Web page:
Astro-physicists and scientists believe that there could be
quite a few planets in the Universe similar to our planet
Earth. There is also a probable chance that some form of
life prevails and sustains in one of such planet.
However, so far as we presently know, the Earth is the only
planet which supports life which makes it a very unique
planet. It is therefore imperative (very important and
necessary) for us to understand the spheres of the Earth as
the spheres play a crucial role to enable life forms to
evolve, prevail and sustain.
The three main components of the Earth are water, air and
soil. They are not only in contact with each other but are
also interactive and interdependent. Life exists only where
these three components interact.
The Earth’s system consists of four major subsystems.
They are known as domains, spheres or realms. They are
the Lithosphere (land), Hydrosphere (water), Atmosphere (air) and Biosphere (the parts of the Earth where life is found, including land, water and the lower part of the atmosphere). LITHOSPHERE: the realm of land & MAJOR LANDFORMS
The Lithosphere is the solid surface layer of the Earth. It is generally referred to as the crust. It consists of all the land masses on the surface of the Earth. The surface of the Earth is very uneven. There are: High mountains, e.g., the Himalayas, the Rockies, the Andes, the Alps. Vast plains, e.g., the great plains of India, USA and Brazil. Deep valleys.
The two main features on the Earth’s surface are the continents and oceanic basins. Continents are large, distinct land masses usually separated by vast water-bodies (oceans and seas). There are seven major continents in the world. They are Asia, Africa, Europe, North America, South Ame rica, Australia and Antarctica. Most of the land masses lie in the Northern Hemisphere. The Southern Hemisphere has relatively fewer land masses.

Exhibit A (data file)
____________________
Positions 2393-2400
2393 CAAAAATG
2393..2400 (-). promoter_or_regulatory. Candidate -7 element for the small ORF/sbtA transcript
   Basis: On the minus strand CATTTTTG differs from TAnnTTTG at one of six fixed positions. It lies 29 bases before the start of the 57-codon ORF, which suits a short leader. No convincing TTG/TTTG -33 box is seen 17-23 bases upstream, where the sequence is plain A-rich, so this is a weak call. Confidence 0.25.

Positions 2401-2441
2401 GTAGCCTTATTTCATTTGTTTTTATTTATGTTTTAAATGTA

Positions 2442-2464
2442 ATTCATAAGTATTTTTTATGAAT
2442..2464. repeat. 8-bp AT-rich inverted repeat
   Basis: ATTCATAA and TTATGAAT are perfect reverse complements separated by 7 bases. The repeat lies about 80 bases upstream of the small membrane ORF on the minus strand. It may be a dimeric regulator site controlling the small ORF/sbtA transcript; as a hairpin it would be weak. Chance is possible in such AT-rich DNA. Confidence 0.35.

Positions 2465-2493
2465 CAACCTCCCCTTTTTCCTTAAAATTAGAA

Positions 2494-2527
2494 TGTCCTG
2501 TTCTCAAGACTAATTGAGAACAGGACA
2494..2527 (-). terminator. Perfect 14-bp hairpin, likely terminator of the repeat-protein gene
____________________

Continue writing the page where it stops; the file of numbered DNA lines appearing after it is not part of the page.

Collectively, the land masses are known as the lithosphere. The lithosphere consists of different types of landforms. Landforms are features that make the Earth’s surface. The different types of landforms include mountains, plateaus, hills, valleys, plains, Ocean bed, sea bed, etc. How are the landforms formed? How are they useful to humans? The surface of the Earth constantly undergoes changes due to the action of various forces. It is essential to understand these forces and how they affect the landforms?
Internal forces are also known as endo-genetic forces or tectonic forces. Internal forces act from within the Earth that lead to sudden changes on the face of the Earth. The crust of the Earth is actually divided into several pieces which we call plates. These plates float over liquid molten rock called magma which lies below the solid crust. The core of the Earth heats the molten magma. The molten magma layer is called the mantle, which is in
between the core and crust. Due to the intense activity within the core and the mantle the magma often rises upwards when heated. It spreads, cools and then sinks back again, to get heated and rise once more. This constant rising and sinking of the magma keeps pushing the plates that rest on it. Thus, the plates are also constantly moving. This movement of the plates is termed as plate tectonics. Sometimes the plates move towards each other, or converge. Sometimes the plates move away from each other, or diverge. Sometimes, the plates slide by each other in a transverse movement.
Plate tectonics is responsible for the formation of mountains and valleys o n the surface of the Earth. These features can take millions of years to form. However, sometimes, sudden and strong movements take place within the Earth, which bring about massive changes on the surface of the Earth. Examples are the changes brought about on earth’s surface by the earthquakes, volcanoes, landslides, etc. External forces
External forces or gradational forces are forces acting from...